Updated: Mar 16
We all know there was an underground railroad that ran north, but not many children know about slaves fleeing south to Spanish Florida.
Five Things About Dragonflies, the first book of the Children of the Glades series, releases this summer. Readers will get a glimpse into the life of a young warrior: A Black Seminole, or Seminole Maroon, named Talula.
Image of Black Seminole descendants by Andrew Lichtenstein/Corbis
Talula is the ten year old daughter of a runaway slave and Seminole Indian.
This is the first I've talked about this series. I think it's the most difficult novel I've written. I'm not a historian, but the information is incredibly interesting, especially because I am part Creek Indian. Seminole's were made up of several tribes of Indians, including Creeks.
Image from Floridamemory.com
Mixing history into an adventure story isn't easy. But it's not the hardest part. That would be not letting my emotions get the best of me. There is a lot I cannot put in books for children, but I will do my best to tell an authentic story of Black Seminoles and Seminole Indians of the 1800s.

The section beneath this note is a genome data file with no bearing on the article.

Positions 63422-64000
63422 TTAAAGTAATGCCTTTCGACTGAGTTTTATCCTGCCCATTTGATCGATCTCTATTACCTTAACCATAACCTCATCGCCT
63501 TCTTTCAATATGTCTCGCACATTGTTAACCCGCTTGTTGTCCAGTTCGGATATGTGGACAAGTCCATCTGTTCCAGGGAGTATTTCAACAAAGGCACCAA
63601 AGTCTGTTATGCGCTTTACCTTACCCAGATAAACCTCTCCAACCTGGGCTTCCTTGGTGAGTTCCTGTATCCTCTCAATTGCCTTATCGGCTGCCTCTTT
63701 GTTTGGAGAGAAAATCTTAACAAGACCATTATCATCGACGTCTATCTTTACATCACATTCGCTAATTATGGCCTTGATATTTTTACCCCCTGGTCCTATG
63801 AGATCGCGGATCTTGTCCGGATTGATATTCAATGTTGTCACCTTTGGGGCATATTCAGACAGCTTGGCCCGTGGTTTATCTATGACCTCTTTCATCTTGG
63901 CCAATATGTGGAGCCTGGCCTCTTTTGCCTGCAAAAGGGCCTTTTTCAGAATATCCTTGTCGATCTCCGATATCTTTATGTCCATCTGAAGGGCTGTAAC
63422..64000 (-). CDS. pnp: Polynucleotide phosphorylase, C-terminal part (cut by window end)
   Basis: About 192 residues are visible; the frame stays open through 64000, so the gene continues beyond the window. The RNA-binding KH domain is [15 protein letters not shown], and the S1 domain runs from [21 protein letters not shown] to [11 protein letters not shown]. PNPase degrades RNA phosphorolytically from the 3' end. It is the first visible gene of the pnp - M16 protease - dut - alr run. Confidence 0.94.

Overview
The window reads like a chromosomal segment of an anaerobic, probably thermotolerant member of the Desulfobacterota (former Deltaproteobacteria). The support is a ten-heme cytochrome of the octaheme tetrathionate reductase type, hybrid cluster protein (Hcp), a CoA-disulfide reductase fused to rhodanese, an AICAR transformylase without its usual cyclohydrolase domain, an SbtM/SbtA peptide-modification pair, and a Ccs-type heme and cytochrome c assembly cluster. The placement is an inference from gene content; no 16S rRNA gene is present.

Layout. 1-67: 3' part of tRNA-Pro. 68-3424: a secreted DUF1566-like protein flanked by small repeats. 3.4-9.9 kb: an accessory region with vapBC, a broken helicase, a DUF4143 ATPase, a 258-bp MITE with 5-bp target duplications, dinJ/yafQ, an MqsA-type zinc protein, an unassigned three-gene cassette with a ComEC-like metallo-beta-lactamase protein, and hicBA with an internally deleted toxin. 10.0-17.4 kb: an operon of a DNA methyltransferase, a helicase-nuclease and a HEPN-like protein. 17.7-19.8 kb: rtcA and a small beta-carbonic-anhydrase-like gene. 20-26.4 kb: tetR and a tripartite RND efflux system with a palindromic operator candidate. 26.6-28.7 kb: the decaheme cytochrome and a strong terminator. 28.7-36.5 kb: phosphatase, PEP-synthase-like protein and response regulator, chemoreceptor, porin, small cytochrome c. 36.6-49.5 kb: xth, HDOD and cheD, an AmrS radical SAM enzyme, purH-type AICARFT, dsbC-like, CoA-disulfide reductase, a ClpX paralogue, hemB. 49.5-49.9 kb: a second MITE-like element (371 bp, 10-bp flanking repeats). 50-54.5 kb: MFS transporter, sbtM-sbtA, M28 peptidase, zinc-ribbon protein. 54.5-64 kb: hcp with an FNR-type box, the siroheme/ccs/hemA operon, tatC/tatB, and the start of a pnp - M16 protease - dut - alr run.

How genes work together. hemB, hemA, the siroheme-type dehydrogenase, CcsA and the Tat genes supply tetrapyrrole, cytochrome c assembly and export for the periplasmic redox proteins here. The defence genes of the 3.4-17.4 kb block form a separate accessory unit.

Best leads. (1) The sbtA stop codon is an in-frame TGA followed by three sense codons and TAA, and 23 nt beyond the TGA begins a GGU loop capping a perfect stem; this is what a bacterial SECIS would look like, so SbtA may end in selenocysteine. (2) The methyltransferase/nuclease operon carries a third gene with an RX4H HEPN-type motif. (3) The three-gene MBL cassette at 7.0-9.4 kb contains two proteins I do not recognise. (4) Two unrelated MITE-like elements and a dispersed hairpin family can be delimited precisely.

The Black Seminoles, History of a Freedom-seeking People by Kenneth W. Porter
Black Indians, A Hidden Heritage, by William Loren Katz
What We Have Endured, A Novel of the Seminole Wars, by John & Mary Lou Missal and Willie Johns
Dr. Rosalyn Howard, Associate Professor of Anthropology at the University of Central Florida.
Dr. Howard is also a member of a public anthropology research project entitled “Looking for Angola” currently compiling archaeological, cultural, and archival evidence of an early 19th century Florida maroon community, formerly located near present-day Sarasota, Florida, which has a direct connection to Red Bays.
As we get closer to the launch date, I'll reveal more about the story, characters, and the book cover of Five Things About Dragonflies. Actually, the first two covers of the series are already illustrated.
I'm so excited to share this new project with you.
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